There were so many stories of what went on that night, I could write forever, but this blog isn't big enough for that.  Instead, I will tell you the story of the one person that made the biggest impression on me.  That night there was a little league baseball game going on in Wheatland.  As the game ended, the umpire, Dave Kostka realized that they were all in danger, and urged everyone to go to their cars or the dugout and get out of the area.  Two kids were there alone, still waiting for their rides, so he grabbed them, put them in his car and started to drive away.  The tornado caught up to them and tossed the car in the air.  When the vehicle hit the ground, he immediately got out, taking the kids with him and headed for a ditch.  The car became airborne again as he threw the two kids into the ditch, and then he laid on them to protect them.  Unfortunately for Kosta, he was pulled out of the ditch by the storm and thrown across the road, not surviving.  But because of him, emergency workers found the kids in the ditch, dazed, but still alive. 

I can say that this series of events will always stay with me, and one that I will always find interesting as well.  About two years after these storms, an article was published in Readers Digest, documenting the events of the day leading up to all of these storms as well as stories of the personal struggles.  It was one of the best accounts of this disaster, detailing many of the stories of those who survived as well as those who perished.  It was later turned into a book called "Tornado Watch Number 211".  It's hard to find, but it is an excellent read. 

A couple of years ago after my mom had passed away, my brother and my eldest sister were going through a box of her things that we had originally thought was only photos.  You can imagine my surprise when I found a copy of the local newspaper published just after these storms had hit the area.  I kept it as it didn't mean anything to either of them as my brother lived in an area that managed to escape damage and my sister lived completely out of the area.  The following photos are shots I took from that newspaper, as well as photos I took of the two memorials not far from here, one remembering Dave Kosta and the other remembering all of the victims and the businesses that were lost to that storm in Wheatland.  While 30 years have passed since that day, it has not only left some emotional scars for those affected, but it's made the area stronger.  I know that now when I see weather warnings posted, I'm much more aware of what is going on, and I'm sure I'm not the only one.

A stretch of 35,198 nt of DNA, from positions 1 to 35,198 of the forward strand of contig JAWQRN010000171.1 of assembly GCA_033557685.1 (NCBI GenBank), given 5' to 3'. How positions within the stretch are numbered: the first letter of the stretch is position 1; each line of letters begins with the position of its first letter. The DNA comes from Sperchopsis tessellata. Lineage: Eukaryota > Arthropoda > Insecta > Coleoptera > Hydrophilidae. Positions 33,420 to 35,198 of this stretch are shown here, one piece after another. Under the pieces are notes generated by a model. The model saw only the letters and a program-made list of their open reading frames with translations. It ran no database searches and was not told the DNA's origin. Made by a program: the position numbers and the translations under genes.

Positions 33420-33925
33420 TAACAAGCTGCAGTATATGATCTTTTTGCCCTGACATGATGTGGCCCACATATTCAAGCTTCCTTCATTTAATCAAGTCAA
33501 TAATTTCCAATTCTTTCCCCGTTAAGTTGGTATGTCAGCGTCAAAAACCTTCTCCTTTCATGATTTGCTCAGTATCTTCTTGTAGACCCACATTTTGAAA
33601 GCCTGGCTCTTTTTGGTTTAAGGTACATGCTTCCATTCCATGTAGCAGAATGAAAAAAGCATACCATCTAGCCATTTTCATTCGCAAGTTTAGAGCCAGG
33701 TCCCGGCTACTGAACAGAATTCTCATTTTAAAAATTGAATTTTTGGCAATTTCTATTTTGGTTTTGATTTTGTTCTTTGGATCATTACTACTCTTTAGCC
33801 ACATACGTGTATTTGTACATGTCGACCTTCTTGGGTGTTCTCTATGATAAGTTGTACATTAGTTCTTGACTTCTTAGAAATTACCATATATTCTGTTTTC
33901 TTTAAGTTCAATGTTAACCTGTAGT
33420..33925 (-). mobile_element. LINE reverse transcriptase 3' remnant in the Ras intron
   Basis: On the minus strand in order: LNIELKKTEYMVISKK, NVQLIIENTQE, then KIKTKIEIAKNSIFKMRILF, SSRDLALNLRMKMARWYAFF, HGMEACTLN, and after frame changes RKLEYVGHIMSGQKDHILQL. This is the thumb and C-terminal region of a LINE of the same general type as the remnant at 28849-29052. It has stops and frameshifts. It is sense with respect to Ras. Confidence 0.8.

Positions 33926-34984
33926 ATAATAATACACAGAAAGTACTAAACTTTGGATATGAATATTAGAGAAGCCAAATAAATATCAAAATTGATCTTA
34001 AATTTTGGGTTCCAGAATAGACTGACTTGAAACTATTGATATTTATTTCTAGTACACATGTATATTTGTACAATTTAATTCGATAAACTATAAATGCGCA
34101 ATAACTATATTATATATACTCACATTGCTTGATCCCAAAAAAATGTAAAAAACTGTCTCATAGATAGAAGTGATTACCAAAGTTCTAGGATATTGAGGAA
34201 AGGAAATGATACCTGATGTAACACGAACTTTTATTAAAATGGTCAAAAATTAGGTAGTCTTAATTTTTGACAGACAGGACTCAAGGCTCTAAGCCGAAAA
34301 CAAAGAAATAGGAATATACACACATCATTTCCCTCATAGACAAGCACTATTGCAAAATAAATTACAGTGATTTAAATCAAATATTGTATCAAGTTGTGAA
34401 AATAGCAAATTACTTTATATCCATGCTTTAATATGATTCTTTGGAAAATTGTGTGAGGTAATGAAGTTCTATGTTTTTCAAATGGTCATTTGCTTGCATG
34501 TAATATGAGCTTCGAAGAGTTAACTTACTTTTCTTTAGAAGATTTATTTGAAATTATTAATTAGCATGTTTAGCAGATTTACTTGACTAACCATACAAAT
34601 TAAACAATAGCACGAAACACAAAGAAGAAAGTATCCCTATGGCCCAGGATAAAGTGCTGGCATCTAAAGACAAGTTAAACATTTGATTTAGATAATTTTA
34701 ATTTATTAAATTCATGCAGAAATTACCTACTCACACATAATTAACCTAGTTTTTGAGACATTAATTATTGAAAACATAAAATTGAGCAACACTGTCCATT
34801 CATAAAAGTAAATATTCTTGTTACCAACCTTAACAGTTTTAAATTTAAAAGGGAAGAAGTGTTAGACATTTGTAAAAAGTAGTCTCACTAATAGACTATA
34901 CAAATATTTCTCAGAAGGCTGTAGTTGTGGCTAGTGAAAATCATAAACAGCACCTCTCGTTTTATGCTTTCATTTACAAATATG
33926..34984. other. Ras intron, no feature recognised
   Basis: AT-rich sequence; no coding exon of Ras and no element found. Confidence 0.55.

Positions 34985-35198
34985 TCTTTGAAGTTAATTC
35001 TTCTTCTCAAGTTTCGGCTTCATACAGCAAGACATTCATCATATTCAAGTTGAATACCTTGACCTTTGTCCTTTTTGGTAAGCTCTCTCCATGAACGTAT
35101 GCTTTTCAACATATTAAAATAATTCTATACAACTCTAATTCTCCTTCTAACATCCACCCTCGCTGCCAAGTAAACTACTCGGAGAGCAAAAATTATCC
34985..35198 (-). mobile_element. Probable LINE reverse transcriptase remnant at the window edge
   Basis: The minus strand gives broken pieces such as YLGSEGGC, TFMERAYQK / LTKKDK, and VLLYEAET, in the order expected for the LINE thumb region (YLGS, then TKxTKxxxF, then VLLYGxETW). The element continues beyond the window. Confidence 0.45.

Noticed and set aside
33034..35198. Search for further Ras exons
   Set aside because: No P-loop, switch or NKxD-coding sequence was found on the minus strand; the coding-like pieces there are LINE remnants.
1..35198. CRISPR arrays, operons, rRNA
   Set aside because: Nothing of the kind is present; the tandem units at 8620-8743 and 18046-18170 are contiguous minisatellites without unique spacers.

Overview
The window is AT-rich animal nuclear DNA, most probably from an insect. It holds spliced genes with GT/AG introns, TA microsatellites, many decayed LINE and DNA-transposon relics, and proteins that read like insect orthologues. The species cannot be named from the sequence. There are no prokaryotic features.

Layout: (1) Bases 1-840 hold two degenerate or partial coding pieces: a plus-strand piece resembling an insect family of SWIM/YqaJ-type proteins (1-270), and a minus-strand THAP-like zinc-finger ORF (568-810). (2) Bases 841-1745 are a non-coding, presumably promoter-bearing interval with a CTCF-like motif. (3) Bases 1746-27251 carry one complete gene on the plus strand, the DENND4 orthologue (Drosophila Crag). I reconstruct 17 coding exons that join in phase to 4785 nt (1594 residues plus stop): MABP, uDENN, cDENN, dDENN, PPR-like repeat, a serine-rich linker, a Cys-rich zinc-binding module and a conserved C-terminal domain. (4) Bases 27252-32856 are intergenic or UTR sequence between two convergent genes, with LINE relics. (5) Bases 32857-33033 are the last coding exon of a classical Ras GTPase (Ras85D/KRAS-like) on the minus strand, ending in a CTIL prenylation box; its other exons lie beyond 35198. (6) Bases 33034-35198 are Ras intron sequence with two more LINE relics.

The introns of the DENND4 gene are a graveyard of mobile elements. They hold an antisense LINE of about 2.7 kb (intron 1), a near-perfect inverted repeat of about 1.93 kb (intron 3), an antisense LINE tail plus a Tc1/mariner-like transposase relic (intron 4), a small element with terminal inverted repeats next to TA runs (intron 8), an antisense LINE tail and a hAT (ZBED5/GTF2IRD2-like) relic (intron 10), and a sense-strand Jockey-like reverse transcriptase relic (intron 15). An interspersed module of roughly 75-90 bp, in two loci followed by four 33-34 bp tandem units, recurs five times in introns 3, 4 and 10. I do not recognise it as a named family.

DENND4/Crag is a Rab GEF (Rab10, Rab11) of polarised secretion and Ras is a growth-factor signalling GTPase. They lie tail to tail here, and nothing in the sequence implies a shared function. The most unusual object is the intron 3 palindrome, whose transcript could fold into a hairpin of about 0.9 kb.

Sawhill/Tornado Memorial, Corner of Main & Clinton Streets, Wheatland, PA

S. David Kosta Memorial, Roemer Blvd, Farrell, PA

Cover Of Sharon Herald, June 1, 1985

 Headline of Sharon Herald, June 1, 1985
 Photos from the Sharon Herald, June 1, 1985

For additional reading:

This outbreak as of May 2015 still stands as the worst outbreak in Pennsylvania.  It did over 600 Million dollars in property damage which if converted to todays standards is over $1 Billion. 

1 comment:

dan said...

Being involved in a tornado must be really frightening! I can only imagine your feelings....